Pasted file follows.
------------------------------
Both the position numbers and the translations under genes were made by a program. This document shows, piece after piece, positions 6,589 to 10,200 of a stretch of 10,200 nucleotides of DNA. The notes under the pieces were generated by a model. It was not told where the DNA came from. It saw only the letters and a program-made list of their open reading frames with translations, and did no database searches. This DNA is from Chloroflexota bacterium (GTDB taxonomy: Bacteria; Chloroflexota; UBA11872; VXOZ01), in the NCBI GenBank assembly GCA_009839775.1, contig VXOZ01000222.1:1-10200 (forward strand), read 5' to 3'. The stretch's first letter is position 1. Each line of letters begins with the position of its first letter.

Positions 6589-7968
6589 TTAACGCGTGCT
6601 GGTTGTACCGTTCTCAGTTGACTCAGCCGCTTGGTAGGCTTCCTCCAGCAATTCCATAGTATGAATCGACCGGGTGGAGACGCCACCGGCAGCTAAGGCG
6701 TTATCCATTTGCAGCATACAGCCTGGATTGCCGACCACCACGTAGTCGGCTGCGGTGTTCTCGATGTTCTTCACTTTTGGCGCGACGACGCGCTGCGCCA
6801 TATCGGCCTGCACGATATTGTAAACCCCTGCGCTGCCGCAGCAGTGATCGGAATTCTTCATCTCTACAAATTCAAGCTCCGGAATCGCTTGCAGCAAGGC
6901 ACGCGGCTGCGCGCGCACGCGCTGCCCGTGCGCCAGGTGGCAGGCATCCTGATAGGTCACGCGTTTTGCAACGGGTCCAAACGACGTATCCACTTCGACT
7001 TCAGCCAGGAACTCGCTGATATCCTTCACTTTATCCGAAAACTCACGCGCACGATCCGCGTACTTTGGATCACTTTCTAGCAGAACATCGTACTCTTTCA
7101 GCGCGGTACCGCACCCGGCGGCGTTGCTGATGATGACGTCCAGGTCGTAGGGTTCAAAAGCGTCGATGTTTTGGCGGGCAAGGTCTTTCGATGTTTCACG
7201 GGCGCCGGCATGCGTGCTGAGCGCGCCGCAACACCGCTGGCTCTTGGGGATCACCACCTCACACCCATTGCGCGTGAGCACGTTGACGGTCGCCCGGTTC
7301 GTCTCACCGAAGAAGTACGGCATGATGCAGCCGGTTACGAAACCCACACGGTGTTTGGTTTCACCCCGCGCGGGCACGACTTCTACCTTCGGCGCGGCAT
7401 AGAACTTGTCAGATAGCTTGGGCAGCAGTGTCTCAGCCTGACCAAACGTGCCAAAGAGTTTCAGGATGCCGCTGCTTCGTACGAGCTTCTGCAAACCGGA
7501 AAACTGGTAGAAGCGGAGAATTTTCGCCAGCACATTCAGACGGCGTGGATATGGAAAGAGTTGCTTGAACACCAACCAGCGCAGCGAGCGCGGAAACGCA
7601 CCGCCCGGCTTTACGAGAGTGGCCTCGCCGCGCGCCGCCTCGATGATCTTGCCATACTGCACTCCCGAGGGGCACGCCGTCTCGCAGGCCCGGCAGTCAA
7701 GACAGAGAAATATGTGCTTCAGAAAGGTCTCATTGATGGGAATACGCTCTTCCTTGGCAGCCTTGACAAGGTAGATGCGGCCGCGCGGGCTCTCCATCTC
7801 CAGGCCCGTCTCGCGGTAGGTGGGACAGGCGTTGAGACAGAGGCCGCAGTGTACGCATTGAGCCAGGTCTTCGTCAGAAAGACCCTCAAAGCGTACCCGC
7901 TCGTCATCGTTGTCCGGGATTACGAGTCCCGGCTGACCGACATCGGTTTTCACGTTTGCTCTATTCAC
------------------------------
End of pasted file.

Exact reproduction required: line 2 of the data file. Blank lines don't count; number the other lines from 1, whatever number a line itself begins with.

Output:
Positions 6589-7968